Once you complete the actual Run, you might be tempted to give the multiplayer a whirl. And to be sure, you'll find a stiffer challenge online. The experience bar continues to fill, occasionally pausing to shower you with some unlockables. Unfortunately, most of them are completely aesthetic boondoggles; this in turn makes the whole endeavor feel a bit superfluous.


Difficulty:

Need for Speed: The Run offers a consistent challenge that doesn't ramp up over the course of its three-or-so hour single player mode. However, there are frustrations to take into account. Cars don't handle very well in The Run, and the lack of responsiveness can land you more trips to the pulsating Reset screen than you want. It's particularly troublesome during the painfully bad sequences that have you swerving to avoid gunfire from a mob helicopter.

Control iffiness aside, there's only a touch of noticeable rubber-banding in The Run. Rival races are predictably the biggest offenders in that respect, but even then, it's tolerable when compared to rubber-banding in other racers. In regular events, competitors you pass tend to stay behind you, provided you have enough control over your own disobedient steed.


Game Mechanics:

Need for Speed: The Run uses the same playbook as last year's Need for Speed: Hot Pursuit, but sabotages a few of the things that really worked in that game. It all starts with the aforementioned handling issues. Regardless of which cars you choose to drive, none of them feel particularly responsive. Small adjustments to your line feel riskier than they really should, and several of the game's trickier turns will have you wondering if your cars are actually programmed to ignore your commands.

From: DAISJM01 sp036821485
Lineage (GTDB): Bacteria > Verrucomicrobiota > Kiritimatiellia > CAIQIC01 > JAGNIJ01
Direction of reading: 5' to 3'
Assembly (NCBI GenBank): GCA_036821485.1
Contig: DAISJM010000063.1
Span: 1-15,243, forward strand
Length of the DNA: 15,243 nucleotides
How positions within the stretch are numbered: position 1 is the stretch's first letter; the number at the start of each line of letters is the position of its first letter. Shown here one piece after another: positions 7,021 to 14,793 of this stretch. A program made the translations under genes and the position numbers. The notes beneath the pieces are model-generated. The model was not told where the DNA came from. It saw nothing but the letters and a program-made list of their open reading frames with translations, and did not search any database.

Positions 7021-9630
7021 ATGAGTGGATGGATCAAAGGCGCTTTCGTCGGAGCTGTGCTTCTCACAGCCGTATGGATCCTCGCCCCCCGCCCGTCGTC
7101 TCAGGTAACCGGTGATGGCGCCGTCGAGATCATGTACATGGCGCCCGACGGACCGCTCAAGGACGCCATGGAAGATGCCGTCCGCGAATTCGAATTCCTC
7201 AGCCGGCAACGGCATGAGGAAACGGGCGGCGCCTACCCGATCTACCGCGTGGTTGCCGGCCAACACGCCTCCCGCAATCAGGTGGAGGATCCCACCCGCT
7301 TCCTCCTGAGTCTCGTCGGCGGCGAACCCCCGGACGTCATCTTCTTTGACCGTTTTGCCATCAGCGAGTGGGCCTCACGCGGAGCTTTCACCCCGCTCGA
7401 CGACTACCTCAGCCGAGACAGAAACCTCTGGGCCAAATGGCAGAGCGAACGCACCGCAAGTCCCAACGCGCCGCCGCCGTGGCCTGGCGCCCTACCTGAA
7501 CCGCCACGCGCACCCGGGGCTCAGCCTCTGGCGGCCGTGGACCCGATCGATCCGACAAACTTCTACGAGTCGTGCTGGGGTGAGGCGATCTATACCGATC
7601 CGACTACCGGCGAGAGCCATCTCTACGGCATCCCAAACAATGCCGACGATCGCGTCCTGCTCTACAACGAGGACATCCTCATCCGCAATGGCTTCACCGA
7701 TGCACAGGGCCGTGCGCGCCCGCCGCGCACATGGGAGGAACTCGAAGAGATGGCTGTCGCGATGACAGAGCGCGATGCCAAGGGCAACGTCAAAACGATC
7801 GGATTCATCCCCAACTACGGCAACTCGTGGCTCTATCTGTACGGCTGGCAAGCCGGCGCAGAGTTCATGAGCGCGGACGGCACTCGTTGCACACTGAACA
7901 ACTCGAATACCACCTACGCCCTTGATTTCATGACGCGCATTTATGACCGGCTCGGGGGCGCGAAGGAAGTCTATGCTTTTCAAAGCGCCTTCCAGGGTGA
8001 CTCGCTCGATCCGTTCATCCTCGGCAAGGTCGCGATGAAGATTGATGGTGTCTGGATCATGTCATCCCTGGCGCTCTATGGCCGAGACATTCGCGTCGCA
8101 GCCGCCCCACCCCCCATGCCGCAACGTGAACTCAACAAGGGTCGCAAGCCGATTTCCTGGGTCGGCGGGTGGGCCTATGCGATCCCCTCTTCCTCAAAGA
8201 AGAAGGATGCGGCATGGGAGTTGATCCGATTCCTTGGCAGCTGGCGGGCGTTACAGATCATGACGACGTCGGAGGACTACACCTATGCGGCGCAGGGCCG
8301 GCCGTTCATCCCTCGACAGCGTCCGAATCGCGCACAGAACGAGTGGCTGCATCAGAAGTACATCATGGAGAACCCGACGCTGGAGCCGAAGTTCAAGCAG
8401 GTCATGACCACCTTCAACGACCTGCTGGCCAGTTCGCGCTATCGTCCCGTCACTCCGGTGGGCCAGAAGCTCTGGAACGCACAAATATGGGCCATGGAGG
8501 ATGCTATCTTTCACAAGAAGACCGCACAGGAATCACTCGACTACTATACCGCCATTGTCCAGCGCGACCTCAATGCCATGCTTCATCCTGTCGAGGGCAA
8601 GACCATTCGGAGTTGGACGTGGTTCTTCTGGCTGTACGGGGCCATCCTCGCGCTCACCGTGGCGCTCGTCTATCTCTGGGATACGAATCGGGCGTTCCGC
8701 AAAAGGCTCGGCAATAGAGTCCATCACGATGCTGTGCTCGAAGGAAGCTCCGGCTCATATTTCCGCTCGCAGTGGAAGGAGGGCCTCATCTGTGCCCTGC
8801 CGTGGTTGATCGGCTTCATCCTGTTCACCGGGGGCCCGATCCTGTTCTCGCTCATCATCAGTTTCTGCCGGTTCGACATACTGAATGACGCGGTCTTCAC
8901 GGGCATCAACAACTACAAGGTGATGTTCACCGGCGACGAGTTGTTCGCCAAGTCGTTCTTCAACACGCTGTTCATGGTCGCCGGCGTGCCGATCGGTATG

The Run gives you a number of ways to earn nitrous and XP, but for some inane and unintelligible reason, it blocks most of them until you reach certain points in the story. Even when you get them, however, some of their functions seem a bit off. Drifting may earn you nitrous, but I strongly recommend against it; at least 90% of the drifts I've attempted resulted in a staggering loss of momentum, which made the extra nitro seem redundant. In fact, with the exception of square and hairpin turns, I actually advise against using the brakes. Simply lay off the accelerator for a second or two and you'll often achieve the traction you need to preserve your forward momentum.

The Run's horrid "Reset" system was the source of nearly all my frustrations with the game. Racing games usually know when you've gone too far off course; the better ones quickly snatch you out of your little pickle in an effort to return the race to its normal ebb and flow. Not so in The Run. You're given a set number of Resets at the beginning of each event, and you're encouraged to use as few of them as possible. However, this system alternates between being hyper-sensitive and broken. Don't be surprised if a slightly cut corner results in the game using up a Reset on your behalf. However, I once went flying off the track into a nearby tree only to notice that the game didn't automatically Reset me.

The Run only allows you to switch vehicles whenever you pull into gas stations. Problem is, many of the events don't include them. There's no sense or logic to this contrivance, and it should have been left on the cutting room floor.

Black Box unwisely opted to implement a couple of on-foot sequences into The Run, and none of them are any good. You don't assume direct control of Jack in these moments, but you do participate in a number of ho-hum quick time events. Some of these cutscenes look thrilling, but the minimal amount of player involvement reduces the entire affair to an enormous waste of time and potential.

You can squeeze every last drop of fresh entertainment out of Need for Speed: The Run during a rental period. As a result, it's not even worth half the full price of admission. As it stands, it's a serviceable, but deeply flawed racer. However, in the year of DiRT 3 and Forza Motorsport 4, you can get a whole lot better than that and pay less at the same time.


-FenixDown, GameVortex Communications
AKA Jon Carlos